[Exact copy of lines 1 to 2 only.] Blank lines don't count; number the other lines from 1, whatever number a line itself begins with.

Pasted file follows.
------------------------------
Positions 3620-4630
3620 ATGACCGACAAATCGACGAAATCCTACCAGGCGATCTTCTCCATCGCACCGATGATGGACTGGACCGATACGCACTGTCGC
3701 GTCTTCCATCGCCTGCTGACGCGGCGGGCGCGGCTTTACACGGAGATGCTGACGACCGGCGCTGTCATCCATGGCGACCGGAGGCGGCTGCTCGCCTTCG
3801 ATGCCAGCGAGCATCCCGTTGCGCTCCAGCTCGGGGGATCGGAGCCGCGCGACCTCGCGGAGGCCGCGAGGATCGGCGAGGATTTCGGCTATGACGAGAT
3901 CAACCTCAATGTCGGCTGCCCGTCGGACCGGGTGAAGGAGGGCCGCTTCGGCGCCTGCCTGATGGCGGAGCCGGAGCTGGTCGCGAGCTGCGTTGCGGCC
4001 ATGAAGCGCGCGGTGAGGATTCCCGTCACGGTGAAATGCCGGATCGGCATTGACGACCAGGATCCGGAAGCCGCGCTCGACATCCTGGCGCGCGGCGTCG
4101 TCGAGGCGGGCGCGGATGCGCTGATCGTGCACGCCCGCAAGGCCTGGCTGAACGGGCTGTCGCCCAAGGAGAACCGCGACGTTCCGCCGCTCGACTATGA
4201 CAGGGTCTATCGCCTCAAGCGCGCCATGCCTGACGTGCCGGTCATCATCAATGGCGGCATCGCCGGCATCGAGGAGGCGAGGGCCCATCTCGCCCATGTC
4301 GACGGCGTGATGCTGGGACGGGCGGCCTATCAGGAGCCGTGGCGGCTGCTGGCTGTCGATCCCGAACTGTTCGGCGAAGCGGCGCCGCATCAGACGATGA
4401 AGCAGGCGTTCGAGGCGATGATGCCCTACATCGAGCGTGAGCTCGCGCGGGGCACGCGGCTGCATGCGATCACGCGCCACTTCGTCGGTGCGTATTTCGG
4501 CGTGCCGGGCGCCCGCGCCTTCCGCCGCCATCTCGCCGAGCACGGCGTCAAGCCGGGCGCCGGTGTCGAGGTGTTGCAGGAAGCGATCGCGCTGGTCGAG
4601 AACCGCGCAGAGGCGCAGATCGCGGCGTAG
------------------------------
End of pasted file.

Positions 3620-4630
3620 ATGACCGACAAATCGACGAAATCCTACCAGGCGATCTTCTCCATCGCACCGATGATGGACTGGACCGATACGCACTGTCGC